Dr Katy Goldstraw

Light bulb filled with coins, with many coins on the table.

Building on ISR’s critically acclaimed Coronavirus Blog Series, this is the first in a new ISR blog series tackling the Cost of Living. The Blog Series will be entitled ‘Creative Ideas and Innovative Solutions to the Cost of Living Crisis’, and follows on from the ISR External Advisory Group Meeting, which hosted a knowledge sharing workshop with members of the ISR external advisory group.

Universities are spaces of reflection and of knowledge production, dissemination and creativity. In fact, it could be argued that the duty of universities is to nurture creative thinking, to offer philosophical safe spaces for innovation and to seek solutions to what feels like an un-solvable era of the perma-crisis (Turnbill, 2022). Thus the knowledge sharing workshop discussed what can ISR do, in partnership with the External Advisory Group, to co-create ideas and practical solutions to address the Cost of Living.

The ISR workshop on the co-creation of practical solutions to the cost of living was a move to facilitating a street based epistemological space. If street level bureaucrats (Lipsky, 2010; Rowe 2012) develop policies on the ground, this workshop was an attempt to develop solution focussed street level epistemology (Hardin, 2006) around solving the cost of living crisis. For without involving the knowledge gained from the experience of grassroots VCS groups, who know in precise and distressing detail the impact the cost of living is having on people, epistemic justice (Fricker, 2007) cannot be achieved. Without creating spaces for street level epistemology, to develop grassroots solutions, the solution to the cost of living crisis will remain driven by the politics of Westminster.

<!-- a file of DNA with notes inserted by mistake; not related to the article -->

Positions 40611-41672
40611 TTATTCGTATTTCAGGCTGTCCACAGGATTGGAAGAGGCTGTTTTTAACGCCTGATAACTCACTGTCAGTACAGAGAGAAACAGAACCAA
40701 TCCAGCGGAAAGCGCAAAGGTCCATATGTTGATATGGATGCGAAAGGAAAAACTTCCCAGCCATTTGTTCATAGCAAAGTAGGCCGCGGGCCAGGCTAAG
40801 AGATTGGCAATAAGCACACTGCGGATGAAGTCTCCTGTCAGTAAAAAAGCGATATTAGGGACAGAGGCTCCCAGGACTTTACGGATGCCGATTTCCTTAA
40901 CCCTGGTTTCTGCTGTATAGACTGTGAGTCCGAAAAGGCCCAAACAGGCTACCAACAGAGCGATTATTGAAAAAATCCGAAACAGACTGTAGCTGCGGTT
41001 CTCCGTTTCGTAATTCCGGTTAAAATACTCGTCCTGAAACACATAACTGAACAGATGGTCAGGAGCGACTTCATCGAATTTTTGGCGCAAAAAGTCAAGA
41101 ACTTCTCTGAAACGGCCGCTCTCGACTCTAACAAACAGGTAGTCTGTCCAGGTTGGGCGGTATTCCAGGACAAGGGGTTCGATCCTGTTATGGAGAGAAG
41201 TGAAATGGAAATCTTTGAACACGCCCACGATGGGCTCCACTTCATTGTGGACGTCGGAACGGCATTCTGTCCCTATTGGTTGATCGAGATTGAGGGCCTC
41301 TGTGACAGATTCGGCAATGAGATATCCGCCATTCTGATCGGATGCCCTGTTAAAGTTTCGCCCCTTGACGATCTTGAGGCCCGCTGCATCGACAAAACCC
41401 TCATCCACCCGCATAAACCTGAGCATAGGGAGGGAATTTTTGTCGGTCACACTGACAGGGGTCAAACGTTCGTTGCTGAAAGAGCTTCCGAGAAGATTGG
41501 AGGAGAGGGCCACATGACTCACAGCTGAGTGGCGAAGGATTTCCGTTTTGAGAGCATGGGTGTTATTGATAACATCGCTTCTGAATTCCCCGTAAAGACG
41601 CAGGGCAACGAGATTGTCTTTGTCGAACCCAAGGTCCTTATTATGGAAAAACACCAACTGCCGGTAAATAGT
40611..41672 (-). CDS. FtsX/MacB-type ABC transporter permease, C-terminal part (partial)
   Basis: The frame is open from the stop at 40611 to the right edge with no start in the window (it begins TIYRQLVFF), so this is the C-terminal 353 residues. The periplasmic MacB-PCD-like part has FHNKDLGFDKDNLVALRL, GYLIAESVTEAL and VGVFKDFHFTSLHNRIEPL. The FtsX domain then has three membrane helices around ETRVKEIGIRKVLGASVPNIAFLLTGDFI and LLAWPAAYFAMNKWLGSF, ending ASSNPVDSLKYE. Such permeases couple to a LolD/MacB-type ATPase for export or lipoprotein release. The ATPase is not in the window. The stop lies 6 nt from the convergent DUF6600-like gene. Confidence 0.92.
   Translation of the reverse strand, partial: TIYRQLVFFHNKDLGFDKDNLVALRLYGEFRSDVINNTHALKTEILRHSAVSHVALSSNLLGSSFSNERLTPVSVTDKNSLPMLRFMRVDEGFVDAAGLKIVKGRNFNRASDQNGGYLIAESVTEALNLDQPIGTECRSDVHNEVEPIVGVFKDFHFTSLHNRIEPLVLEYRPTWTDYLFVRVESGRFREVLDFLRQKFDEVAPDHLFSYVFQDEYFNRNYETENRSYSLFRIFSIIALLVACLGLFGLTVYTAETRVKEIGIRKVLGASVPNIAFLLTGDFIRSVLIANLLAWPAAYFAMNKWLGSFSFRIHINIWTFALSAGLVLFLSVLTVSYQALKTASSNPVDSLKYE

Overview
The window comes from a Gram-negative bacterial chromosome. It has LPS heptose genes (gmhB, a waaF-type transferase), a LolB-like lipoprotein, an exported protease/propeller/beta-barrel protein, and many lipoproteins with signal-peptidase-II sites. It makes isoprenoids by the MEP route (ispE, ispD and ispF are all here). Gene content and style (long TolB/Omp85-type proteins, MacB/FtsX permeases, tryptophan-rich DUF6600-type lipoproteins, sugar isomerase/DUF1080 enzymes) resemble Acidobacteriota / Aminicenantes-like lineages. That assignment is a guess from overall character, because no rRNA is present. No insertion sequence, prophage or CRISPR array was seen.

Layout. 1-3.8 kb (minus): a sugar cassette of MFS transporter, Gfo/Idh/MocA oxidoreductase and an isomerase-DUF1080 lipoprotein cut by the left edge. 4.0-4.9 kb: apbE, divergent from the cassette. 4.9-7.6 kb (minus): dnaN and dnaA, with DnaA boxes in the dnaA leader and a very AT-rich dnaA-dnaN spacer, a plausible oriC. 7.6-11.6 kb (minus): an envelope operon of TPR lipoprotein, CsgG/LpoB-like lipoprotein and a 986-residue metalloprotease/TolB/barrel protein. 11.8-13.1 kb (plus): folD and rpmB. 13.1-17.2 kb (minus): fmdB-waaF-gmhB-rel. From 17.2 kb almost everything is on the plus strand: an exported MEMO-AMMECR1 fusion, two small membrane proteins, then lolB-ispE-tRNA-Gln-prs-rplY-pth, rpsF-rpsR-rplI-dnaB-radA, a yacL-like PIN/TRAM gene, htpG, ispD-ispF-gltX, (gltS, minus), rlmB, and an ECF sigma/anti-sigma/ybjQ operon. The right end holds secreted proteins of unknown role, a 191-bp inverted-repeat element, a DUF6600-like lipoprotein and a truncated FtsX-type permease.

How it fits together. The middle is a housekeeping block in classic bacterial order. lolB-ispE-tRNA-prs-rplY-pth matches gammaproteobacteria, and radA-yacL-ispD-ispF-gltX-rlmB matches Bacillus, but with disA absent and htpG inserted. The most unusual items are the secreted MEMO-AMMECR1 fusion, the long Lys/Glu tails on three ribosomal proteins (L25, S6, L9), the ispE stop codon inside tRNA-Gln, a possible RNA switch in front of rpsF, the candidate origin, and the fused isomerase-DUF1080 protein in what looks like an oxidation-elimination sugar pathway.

The aim of our ISR workshop was to offer some creative, ideas and knowledge sharing space  reflecting the role of Universities as philosophical spaces and spaces of big ideas. We asked members to think about a practical solution. Some gave examples of existing work that is successful, others suggested something new that they felt would work but was as yet untested. The workshop as creative and set around what, where, who might solve the cost of living crisis and why the concept might work. Ideas were shared from macro solutions to the housing crisis, to micro solutions to offering practical help around food and heat.

So in the next phase of the ISR blog, we are asking you to reflect on the impact of the cost of living through your own epistemological lens. To discuss the impact on your own research constituencies, and to debate potential solutions. We look forward to receiving your pieces.

Dr Katy Goldstraw is Chair of the ISR External Advisory Group and Senior Lecturer in Health and Social Care at Staffordshire University.


Fricker, M., 2007. Epistemic injustice: Power and the ethics of knowing. Oxford University Press.

Hardin, R., 2006. The street-level epistemology of trust. Organizational trust: A reader, pp.21-47.

Lipsky, M., 2010. Street-level bureaucracy: Dilemmas of the individual in public service. Russell Sage Foundation.

Rowe, M., 2012. Going back to the street: revisiting Lipsky’s street-level bureaucracy. Teaching Public Administration30(1), pp.10-18.

Turnbill, N (2022) Permacrisis: what it means and why it’s word of the year for 2022 (11.11.22) https://theconversation.com/permacrisis-what-it-means-and-why-its-word-of-the-year-for-2022-194306